Company Stock in Retirement Plan, company stock and retirement plan, net unrealized appreciation, NUA stock


If you are changing jobs or retiring, and shares in your company stock are part of your retirement plan, you have an additional option to consider when you transfer this asset out of the company plan.  Net Unrealized Appreciation (NUA) is a strategy which may significantly reduce the tax liability on your retirement plan.

What is Net Unrealized Appreciation (NUA)?

Upon switching jobs or retiring, you are faced with the decision of how you’d like to handle your retirement assets. One option is to “rollover” the assets into an Individual Retirement Account (IRA), which would be a tax-deferred account. However, the full value of the asset would be taxed as ordinary income when you start making withdrawals, usually when you retire.

If you have company stock in your retirement plan, you also have the option of moving the employer stock to a taxable account.  In this scenario, you are taxed (income tax) based upon the worth of the stock at the time of acquisition. Assuming the stock has appreciated or gone up in value, the remaining value of the stock is the net unrealized appreciation (NUA) and this amount is not taxed until you sell the stock. At that time, the NUA would be taxed according to the capital gains rates for your tax bracket.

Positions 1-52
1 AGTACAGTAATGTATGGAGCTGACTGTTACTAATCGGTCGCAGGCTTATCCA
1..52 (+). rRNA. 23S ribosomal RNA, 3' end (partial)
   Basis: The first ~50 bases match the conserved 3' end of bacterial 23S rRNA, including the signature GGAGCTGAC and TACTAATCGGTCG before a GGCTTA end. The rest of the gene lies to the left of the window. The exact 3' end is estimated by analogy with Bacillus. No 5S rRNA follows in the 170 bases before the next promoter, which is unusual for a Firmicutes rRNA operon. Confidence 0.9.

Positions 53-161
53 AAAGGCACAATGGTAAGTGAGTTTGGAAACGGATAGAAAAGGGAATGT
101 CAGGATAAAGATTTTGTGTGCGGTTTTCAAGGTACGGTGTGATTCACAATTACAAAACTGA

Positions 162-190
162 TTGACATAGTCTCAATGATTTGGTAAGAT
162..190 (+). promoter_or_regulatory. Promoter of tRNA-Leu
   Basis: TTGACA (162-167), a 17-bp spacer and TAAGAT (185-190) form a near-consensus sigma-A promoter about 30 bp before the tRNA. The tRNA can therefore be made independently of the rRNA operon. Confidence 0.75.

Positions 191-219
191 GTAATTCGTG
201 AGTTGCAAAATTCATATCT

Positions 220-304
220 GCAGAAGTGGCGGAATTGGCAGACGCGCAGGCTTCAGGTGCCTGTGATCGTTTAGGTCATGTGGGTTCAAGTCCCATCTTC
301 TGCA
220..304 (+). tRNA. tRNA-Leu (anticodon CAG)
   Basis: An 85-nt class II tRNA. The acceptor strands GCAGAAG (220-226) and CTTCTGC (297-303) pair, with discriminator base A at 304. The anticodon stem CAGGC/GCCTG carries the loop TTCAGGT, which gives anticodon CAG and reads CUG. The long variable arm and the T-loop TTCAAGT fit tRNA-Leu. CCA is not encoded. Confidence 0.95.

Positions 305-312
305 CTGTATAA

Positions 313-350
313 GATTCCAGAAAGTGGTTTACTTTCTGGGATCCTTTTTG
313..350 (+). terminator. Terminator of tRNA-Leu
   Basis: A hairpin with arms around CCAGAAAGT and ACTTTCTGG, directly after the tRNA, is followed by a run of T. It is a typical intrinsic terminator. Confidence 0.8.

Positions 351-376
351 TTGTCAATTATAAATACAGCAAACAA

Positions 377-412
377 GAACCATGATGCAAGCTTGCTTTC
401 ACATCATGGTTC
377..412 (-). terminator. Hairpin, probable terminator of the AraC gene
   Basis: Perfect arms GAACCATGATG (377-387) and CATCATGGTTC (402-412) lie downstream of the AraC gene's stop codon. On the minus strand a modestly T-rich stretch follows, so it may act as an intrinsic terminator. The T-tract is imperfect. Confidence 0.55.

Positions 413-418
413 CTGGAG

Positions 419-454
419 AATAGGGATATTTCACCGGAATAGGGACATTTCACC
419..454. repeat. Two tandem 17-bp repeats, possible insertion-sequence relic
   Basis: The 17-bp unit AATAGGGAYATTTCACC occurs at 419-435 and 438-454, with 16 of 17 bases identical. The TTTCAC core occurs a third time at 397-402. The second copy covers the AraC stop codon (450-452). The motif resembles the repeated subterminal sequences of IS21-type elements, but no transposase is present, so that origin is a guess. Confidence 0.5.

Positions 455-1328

How Does NUA Work?

In general, to qualify, you must be leaving your employer, you must take the distribution as a lump sum payment (equal to the stock value at the time you acquired it, not the stock’s current value) and you must have purchased the stock using pre-tax money. NUA is only applicable to the portion of your plan that comes from employer company stock. Any other assets in the plan would have to be handled differently.

NUA is most beneficial when the company stock has appreciated significantly in the time since you acquired it. If you are under age 59½, a penalty of 10% on the distribution amount may be incurred. In addition, if the NUA realized is only a small amount, or if the stock has gone down in value, it may make more sense for you to roll the full amount over into an IRA.

What’s In It for Me?

To put it simply, by NUA may be an opportunity to save on taxes over the long run.

For example, assume you are over age 65 and you are retiring:

  • Current value of company stock = $100,000
  • Cost basis of this stock (the amount you paid) = $25,000
  • NUA on the company stock = $75,000.

In this instance, you pay your current income tax rate on the $25,000. Five years later, you are ready to sell the stock at its current value of $125,000. The new NUA balance of $100,000 (which includes the amount the stock has appreciated since you retired) would be taxed at the appropriate long-term capital gains rate, which is typically much lower than your income tax rate.

NUA does not make sense for everyone.  There may be little or no tax savings if the stock has not appreciated much, or if you would need to pay an early withdrawal penalty (10% if under age 59 1/2), for example.  I can help you run the numbers for your situation.


Changes in tax laws may occur at any time and could have substantial impact upon each person’s situation.  Discuss tax or legal matters with the appropriate professional.

Sara Stanich